Baltimore, MD - Today marks the 20TH anniversary of the storm of the century. On March 12, 1993, an area of low pressure quickly strengthened into a major storm. This particular storm will be remembered for its intensity, size, and far reaching impacts to numerous states across the eastern seaboard. This storm stretched from Canada to Cuba tearing up the eastern seaboard for several days. Areas along the gulf coast states received up to a foot of rain while hurricane force winds and tornadoes were reported along the eastern side of Florida. A storm surge was generated in Tampa bay reaching 12 feet and higher flooding many living along the coastline. Winds gusted to 100 mph along the east coast of Florida as a squall line developed along the storm front. Super cells produced eleven tornadoes in the US with one tornado killing three people. More people died from drowning in this storm than during Hurricane Hugo and Andrew combined. 18,000 homes and a total of 47 lives were lost in Florida from a NON hurricane.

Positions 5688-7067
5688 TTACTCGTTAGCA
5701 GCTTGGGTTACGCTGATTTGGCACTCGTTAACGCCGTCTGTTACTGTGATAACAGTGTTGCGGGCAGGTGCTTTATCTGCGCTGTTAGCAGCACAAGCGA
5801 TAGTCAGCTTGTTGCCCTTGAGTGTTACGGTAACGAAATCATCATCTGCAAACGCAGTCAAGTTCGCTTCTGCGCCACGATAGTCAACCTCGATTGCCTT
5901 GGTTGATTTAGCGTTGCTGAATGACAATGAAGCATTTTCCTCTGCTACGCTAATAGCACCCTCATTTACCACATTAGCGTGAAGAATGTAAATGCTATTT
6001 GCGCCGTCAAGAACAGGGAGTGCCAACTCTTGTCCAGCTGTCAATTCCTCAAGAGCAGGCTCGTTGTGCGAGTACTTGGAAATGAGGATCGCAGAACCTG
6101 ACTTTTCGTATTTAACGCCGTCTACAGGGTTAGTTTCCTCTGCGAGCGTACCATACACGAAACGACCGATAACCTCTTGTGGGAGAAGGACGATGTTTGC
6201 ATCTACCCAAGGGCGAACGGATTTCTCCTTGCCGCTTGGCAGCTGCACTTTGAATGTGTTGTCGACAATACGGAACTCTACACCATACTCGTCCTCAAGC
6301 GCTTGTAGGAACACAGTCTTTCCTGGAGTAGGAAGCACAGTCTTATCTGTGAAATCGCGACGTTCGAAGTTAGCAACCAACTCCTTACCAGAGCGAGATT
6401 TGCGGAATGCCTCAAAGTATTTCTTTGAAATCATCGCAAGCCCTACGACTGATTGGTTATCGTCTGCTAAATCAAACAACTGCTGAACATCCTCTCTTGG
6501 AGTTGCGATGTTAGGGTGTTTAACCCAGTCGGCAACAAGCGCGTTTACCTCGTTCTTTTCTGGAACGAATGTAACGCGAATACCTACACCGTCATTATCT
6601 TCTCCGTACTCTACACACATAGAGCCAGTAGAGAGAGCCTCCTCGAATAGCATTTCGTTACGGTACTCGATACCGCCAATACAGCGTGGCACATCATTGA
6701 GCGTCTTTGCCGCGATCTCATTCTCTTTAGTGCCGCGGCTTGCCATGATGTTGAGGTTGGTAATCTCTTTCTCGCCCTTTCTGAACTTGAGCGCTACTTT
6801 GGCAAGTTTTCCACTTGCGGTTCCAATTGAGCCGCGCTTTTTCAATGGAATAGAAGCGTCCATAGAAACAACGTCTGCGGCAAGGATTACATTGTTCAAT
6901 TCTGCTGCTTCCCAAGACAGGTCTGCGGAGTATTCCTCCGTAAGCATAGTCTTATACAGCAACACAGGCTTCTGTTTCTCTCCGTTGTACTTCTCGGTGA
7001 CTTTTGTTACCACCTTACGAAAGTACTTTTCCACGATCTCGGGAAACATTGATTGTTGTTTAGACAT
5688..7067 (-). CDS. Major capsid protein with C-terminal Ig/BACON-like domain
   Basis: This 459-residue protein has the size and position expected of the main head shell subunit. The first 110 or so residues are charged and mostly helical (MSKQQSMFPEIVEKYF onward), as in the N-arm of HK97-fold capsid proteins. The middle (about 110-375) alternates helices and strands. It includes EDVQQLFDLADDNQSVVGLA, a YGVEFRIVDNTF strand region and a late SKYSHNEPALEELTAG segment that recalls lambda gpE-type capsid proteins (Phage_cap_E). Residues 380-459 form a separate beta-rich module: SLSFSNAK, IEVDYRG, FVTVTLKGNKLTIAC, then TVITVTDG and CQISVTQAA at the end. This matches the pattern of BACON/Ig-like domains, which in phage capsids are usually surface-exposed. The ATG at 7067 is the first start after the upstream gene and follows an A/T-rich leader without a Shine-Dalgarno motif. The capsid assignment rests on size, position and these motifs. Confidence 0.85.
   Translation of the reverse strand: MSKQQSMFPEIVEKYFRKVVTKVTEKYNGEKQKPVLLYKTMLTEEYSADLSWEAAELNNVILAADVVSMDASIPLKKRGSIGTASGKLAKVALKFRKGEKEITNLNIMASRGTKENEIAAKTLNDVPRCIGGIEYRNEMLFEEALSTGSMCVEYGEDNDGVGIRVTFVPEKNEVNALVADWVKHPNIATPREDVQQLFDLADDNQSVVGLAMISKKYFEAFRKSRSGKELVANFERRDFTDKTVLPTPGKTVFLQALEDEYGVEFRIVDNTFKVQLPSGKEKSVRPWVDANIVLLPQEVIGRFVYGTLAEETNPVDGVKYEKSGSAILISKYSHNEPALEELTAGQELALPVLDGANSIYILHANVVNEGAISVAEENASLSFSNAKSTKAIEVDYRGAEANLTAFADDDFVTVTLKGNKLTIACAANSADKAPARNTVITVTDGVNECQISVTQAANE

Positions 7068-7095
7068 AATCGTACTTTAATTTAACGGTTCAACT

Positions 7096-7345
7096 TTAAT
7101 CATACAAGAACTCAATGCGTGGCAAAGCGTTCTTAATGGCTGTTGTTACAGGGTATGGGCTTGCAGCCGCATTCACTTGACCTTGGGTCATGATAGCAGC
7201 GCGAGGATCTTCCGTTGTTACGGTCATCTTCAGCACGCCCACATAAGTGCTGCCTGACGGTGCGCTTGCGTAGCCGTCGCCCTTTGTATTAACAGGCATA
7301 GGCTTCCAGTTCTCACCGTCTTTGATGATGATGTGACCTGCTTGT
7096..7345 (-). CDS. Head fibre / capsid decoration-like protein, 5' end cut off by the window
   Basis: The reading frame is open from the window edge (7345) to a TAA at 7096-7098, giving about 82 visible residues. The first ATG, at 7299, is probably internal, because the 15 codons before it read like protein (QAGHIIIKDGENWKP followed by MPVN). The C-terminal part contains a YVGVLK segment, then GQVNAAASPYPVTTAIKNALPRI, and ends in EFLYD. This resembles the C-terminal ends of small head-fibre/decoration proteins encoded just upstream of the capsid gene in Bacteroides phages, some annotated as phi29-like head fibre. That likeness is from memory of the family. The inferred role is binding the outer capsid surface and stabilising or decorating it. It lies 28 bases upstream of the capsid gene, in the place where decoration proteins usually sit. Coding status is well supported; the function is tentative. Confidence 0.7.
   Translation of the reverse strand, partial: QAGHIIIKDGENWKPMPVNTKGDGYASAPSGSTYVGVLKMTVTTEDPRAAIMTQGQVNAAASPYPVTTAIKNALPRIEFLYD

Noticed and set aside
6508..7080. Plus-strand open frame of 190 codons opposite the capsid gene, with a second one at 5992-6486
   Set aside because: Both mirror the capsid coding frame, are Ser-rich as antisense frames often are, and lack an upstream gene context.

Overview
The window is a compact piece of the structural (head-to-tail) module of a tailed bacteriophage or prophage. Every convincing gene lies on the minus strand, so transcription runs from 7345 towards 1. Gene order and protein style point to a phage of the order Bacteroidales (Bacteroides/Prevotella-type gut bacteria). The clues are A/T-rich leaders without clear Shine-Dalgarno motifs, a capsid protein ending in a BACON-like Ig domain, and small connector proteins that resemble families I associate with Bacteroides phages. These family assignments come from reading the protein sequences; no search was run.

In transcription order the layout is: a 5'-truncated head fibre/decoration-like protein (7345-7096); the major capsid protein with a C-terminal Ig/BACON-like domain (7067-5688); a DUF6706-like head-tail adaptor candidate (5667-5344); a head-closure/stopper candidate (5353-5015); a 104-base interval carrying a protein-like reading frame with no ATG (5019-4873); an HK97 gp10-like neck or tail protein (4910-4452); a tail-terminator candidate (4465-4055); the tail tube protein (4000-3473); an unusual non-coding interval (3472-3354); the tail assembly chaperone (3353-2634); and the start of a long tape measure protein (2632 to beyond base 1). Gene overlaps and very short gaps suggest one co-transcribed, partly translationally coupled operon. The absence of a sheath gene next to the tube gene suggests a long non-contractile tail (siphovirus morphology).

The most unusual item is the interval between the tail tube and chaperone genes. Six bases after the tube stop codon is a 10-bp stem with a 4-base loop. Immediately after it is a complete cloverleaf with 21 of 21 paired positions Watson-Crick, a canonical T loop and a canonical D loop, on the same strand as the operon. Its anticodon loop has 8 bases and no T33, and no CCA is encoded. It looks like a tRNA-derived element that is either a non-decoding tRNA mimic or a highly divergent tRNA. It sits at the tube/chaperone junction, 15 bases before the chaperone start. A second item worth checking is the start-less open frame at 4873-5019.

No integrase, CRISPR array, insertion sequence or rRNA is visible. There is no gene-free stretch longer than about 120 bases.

As the storm moved north the winds picked up and blizzard conditions formed along the Appalachian mountains. Parts of the foothills of WV, VA, NC, and MD saw more then 3.5 feet of snow with snow drifts reaching 35 feet! Chattanooga, TN received 2-4 feet of snow causing emergency winter declarations to be issued since the city was ill equip to deal with major snow. The strong winds and snow shutdown airports from Halifax to Atlanta stranding travelers across the country. Motorists caught off-guard from the storms intensity and blinding snow were stranded in their vehicles and even froze to death.
In the storms wake, 300+ people died and 6.6 billion dollars in damage was sustained. The storm of 1993 was ranked the most impactful winter storm to hit the Northeast.
In Baltimore, the storm dropped a foot of snow and set a new barometric pressure of 28.51 inches. Winds gusted close to 70 mph as the storm moved over Maryland. Parts of Deep Creek and Garrett county saw 3 feet of snow by March 5th 1993. Eleven people lost their life in Virginia, one in Washington D. C and one in Maryland.